The U.S. government will send only one-quarter as many people to the huge international AIDS conference starting Sunday in Bangkok as it sent to the last one in Barcelona.
The decision to cut attendance, which comes as the Bush administration is rolling out its five-year, $15 billion global AIDS treatment plan, was reached long after many government scientists had made plans to attend the conference, which is held every two years. Dozens of scientific presentations were withdrawn, about 50 will be published only as summaries and not presented publicly, and dozens of meetings -- many designed to train Third World AIDS researchers and foster international collaboration -- were canceled.
The move, which officials say is to save money, is interpreted by many AIDS experts as payback for the heckling of Health and Human Services Secretary Tommy G. Thompson at the last AIDS conference and further evidence of a "go-it-alone" attitude in the administration's global AIDS program.
The cutbacks affect only the HHS, home to the National Institutes of Health and the Centers for Disease Control and Prevention -- the two powerhouses of U.S. AIDS research. In 2002, the department spent $3.6 million on the AIDS conference and sent 236 people. This year it will spend $500,000 and send 50.
Other Cabinet-level departments with AIDS programs -- Defense, Veterans Affairs and State -- are not cutting back their participation in the Bangkok conference.
"We received no directions to do that. In fact, we received the opposite," said Col. Deborah L. Birx, an Army AIDS researcher. "Because our work is primarily international, our general encouraged us to extend the relationships."
William A. Pierce, spokesman for the HHS, said the department's decision reflected a policy of reducing travel to scientific meetings "put in place quite a while ago. This is not exclusive to this conference -- this is for all international conferences. A lot of it was simply looking at expenses." The NIH and the CDC were notified in March of the limits on their Bangkok delegations.
The U.S. government's diminished presence is being greeted in some quarters with chagrin, amazement and disgust.
"It's unfair, it's a pity, it's also a bit awkward," said Joep Lange, a Dutch scientist who is president of the International AIDS Society and a co-chairman of the conference.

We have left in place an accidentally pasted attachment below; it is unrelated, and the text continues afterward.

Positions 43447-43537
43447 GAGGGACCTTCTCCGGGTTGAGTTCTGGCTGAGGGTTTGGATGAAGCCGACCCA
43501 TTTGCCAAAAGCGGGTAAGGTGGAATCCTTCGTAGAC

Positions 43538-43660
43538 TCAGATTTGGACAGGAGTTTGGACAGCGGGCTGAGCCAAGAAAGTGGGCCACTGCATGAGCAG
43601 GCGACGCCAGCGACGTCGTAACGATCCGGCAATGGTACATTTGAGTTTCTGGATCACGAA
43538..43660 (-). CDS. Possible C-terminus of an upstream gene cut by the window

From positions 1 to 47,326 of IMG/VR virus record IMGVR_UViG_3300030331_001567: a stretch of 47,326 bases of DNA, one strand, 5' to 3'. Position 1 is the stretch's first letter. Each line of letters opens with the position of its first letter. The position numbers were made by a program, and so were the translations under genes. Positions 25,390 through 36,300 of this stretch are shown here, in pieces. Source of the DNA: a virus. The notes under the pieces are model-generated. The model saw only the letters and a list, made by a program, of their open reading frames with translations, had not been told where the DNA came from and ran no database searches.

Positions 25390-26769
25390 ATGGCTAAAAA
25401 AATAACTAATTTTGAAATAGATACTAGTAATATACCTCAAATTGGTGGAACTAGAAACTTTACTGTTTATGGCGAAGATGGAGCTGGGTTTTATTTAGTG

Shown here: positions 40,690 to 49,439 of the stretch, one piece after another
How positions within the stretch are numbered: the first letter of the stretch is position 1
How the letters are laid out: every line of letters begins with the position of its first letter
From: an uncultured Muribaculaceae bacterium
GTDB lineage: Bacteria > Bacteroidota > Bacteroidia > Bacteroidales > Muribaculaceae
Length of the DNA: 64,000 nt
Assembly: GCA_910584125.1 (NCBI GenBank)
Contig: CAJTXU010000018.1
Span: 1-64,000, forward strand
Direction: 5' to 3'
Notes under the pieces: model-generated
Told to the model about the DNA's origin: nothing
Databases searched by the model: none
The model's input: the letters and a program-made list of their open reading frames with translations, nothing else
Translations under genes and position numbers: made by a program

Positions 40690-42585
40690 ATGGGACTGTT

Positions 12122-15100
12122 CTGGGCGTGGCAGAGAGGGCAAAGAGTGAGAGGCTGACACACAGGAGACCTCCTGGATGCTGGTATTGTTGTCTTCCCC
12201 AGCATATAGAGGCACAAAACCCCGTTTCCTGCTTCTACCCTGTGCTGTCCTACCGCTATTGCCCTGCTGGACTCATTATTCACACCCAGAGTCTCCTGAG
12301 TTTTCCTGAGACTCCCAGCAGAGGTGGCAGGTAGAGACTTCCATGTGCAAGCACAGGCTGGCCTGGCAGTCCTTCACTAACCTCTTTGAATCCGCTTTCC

"The largest group in the world in terms of AIDS expertise comes from the U.S., so it's important this expertise is at the conference," said Peter Piot, head of UNAIDS, the program run by the United Nations and the World Bank. The reduced attendance "is a big deal for the quality of the conference," he said.
Nils Daulaire, a former official of the U.S. Agency for International Development who now heads a Washington-based advocacy group called the Global Health Council, said "there's a shibboleth that these [conferences] are junkets, but they are not. They are intensive and hard work. You don't get many opportunities to get the critical mass that you do at a meeting like this. I always come out . . . having learned something that I hadn't even thought about."
This year's conference is expected to be especially large -- as many as 20,000 participants -- and important because of major new efforts to bring AIDS treatment to the Third World. The biggest of those is the President's Emergency Plan for AIDS Relief (PEPFAR), which aims to treat 2 million people with antiretroviral drugs, and prevent 7 million HIV infections over the next five years.
Despite its size and ambitions, PEPFAR has been criticized. Complaints include the decision to limit aid to 15 named countries; the promotion of AIDS-prevention strategies that emphasize abstinence; and the requirement that foreign-made generic drugs used in the program must be approved by the Food and Drug Administration.
Many people urging greater U.S. commitment to combating AIDS globally -- including numerous members of Congress -- also believe PEPFAR should give more money to the Global Fund to Fight AIDS, Tuberculosis and Malaria, an entity created 21/2 years ago at the suggestion of U.N. Secretary General Kofi Annan. The Bush program is committed to giving $1 billion of the $15 billion in PEPFAR money to it.